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Why It's Worth Being Hopeful for the Future

Steven Messner Posted:
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Sandbox games are, in many ways, the antithesis of this design. They drop you into expansive worlds without much direction and you're free to choose how you fit into that world. But sandboxes can be a huge turnoff for many players because, sadly just like real life, there are the haves and the havenots. There is no promise that you'll have a good time when playing. The allure is that the choice between having fun and not having fun is often in your hands. One wrong move could spell real disaster and that's exciting.

The other big difference between these two styles of MMORPG tends to be in how each adds more content to the game. Looking over expansions to popular theme park MMOs, a lot of what is added could be described as more content but not more depth. Most games add a new zone, a few new dungeons, and maybe, if players are lucky, some new feature (like World of Warcraft's flying mounts, or Pet Battles) that has some impact on how you play the game. They are essentially shoving more meat into the grinder that is their fanbase.

Sandbox games, however, usually don't emphasize content in quite the same way. Instead of bolting on new areas or dungeons, they tend to focus on adding more depth and features. Looking at EVE Online today compared to when it launched over a decade ago, and it's easy to appreciate how vastly more rich the game has become in its complexity.

Albion Online has that same potential. Already the developers have shared a small roadmap of features, including fishing, which they are working on. Looking at the list, you can see that most of those developments are ways of enhancing and adding nuance to already existing features instead of just bolting on new features entirely. Assuming the game continues to be successful and they continue to get the funding they need, I see no reason why the experience won't continue to deepen as time goes on and more and more features and mechanics are overlapped. Instead of just tacking on new continents or dungeons and hoping that their novelty will satiate players (spoiler alert: it never does), Albion Online has the rare opportunity to make meaningful additions to the base game that will be releasing next year.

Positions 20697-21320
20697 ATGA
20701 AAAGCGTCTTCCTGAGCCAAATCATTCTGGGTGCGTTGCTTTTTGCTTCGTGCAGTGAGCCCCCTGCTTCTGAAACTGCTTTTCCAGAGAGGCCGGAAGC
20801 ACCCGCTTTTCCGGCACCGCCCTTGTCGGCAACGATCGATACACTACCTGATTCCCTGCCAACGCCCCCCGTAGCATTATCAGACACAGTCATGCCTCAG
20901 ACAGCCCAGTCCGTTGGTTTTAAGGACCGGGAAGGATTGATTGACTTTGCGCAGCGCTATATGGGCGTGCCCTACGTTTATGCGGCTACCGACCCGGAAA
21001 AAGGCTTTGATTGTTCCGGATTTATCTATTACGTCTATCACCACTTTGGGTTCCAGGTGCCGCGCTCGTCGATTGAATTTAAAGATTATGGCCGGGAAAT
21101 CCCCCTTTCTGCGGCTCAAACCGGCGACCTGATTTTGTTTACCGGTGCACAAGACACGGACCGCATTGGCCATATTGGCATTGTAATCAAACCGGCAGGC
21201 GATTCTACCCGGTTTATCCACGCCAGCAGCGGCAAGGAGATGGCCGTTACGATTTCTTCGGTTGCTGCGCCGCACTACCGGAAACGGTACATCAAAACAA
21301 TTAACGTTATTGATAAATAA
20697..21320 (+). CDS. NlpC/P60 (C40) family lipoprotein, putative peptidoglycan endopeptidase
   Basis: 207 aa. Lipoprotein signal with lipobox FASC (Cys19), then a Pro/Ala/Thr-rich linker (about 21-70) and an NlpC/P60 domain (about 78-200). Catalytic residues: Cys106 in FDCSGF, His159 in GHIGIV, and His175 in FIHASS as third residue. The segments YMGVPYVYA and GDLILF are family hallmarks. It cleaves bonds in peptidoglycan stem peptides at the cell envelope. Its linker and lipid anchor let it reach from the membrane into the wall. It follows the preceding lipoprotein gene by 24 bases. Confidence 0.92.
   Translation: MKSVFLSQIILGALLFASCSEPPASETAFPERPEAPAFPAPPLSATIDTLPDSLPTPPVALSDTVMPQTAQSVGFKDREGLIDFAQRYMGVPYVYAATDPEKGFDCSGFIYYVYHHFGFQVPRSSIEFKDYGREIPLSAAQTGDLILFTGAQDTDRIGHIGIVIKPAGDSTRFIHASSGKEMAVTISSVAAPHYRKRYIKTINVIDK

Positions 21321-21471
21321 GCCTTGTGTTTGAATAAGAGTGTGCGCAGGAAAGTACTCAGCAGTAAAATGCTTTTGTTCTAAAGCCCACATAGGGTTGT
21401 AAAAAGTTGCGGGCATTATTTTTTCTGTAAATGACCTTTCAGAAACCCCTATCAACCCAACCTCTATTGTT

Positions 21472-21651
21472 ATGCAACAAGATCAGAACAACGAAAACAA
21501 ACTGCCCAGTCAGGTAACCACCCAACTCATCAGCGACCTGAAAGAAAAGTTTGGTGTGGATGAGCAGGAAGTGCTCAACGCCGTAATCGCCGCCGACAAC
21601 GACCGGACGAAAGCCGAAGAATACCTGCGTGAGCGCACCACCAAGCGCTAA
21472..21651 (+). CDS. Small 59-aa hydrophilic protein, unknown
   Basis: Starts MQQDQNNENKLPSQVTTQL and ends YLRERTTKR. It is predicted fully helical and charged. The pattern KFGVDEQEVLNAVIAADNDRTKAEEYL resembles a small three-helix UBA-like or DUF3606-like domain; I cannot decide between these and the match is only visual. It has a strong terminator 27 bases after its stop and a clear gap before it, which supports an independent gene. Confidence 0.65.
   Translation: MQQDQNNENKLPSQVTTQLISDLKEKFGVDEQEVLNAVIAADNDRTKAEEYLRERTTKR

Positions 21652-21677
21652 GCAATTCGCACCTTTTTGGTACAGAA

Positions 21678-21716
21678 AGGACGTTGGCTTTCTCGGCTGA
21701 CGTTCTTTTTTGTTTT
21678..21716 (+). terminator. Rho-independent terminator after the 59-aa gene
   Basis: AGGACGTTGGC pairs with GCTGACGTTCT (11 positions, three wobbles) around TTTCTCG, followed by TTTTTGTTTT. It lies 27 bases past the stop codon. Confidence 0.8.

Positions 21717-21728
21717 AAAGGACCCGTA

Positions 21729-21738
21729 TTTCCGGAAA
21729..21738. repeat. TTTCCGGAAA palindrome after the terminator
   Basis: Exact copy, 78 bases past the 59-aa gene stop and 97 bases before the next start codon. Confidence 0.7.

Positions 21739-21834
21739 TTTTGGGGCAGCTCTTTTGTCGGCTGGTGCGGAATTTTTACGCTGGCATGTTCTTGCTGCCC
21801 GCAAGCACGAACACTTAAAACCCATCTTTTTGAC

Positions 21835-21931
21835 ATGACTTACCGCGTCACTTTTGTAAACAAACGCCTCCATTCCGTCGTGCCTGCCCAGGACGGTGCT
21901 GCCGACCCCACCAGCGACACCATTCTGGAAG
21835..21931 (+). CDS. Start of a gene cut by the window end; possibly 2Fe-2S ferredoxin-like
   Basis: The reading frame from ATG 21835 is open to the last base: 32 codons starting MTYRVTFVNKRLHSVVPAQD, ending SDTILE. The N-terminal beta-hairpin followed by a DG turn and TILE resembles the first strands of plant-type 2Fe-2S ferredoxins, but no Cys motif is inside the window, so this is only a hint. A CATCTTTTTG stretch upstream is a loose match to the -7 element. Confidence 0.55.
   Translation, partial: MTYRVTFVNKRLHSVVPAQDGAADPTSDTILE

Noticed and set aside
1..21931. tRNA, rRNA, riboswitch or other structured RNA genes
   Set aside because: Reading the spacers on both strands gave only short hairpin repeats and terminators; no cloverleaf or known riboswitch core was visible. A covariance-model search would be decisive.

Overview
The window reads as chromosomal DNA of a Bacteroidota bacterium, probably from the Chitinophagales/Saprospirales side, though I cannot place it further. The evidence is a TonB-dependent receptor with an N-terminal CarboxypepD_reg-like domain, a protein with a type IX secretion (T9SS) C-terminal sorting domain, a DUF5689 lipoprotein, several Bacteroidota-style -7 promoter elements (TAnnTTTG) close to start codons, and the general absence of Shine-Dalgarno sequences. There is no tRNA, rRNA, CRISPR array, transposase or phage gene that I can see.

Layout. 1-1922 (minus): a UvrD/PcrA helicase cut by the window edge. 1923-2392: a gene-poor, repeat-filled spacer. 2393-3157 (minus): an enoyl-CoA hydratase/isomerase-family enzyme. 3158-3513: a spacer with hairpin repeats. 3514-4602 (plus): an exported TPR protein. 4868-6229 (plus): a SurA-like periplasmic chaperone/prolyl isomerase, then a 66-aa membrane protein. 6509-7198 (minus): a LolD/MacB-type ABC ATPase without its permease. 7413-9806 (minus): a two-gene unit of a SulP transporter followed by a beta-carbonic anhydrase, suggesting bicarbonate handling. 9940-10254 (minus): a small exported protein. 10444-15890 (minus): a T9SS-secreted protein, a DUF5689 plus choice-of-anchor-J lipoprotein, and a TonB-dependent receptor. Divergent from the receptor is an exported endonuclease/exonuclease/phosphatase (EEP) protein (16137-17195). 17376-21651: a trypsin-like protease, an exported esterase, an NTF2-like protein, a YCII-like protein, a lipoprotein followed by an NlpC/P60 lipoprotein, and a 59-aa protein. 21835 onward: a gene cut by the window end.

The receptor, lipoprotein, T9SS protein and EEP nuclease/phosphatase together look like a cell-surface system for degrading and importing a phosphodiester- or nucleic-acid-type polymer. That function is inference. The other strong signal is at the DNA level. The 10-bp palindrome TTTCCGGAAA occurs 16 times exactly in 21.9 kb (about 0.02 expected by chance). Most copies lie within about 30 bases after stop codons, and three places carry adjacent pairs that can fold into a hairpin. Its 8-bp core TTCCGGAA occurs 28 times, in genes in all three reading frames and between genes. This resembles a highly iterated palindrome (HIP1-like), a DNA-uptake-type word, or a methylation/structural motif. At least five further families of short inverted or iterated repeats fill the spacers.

I realize that not everyone will share this sentiment, especially if you've sunk some of your hard earned money in order to play the game now only to find it underwhelming. But if you're like me and you've found something truly special at the heart of Albion Online—even if there's just not enough of it—I think there is merit to keeping a watchful eye on the way it evolves over the next year. Albion Online is a large box already filled to the brim with sand, and I'm hopeful that with a little time, we'll start getting some really fun tools to shape it with.

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Steven Messner

Steven is a Canadian freelance writer and EVE Online evangelist, spreading the good news of internet spaceships far and wide. In his spare time, he enjoys writing overly ambitious science fiction and retweeting pictures of goats. Speaking of retweeting, you should probably drop everything and go follow him on Twitter @StevenMessner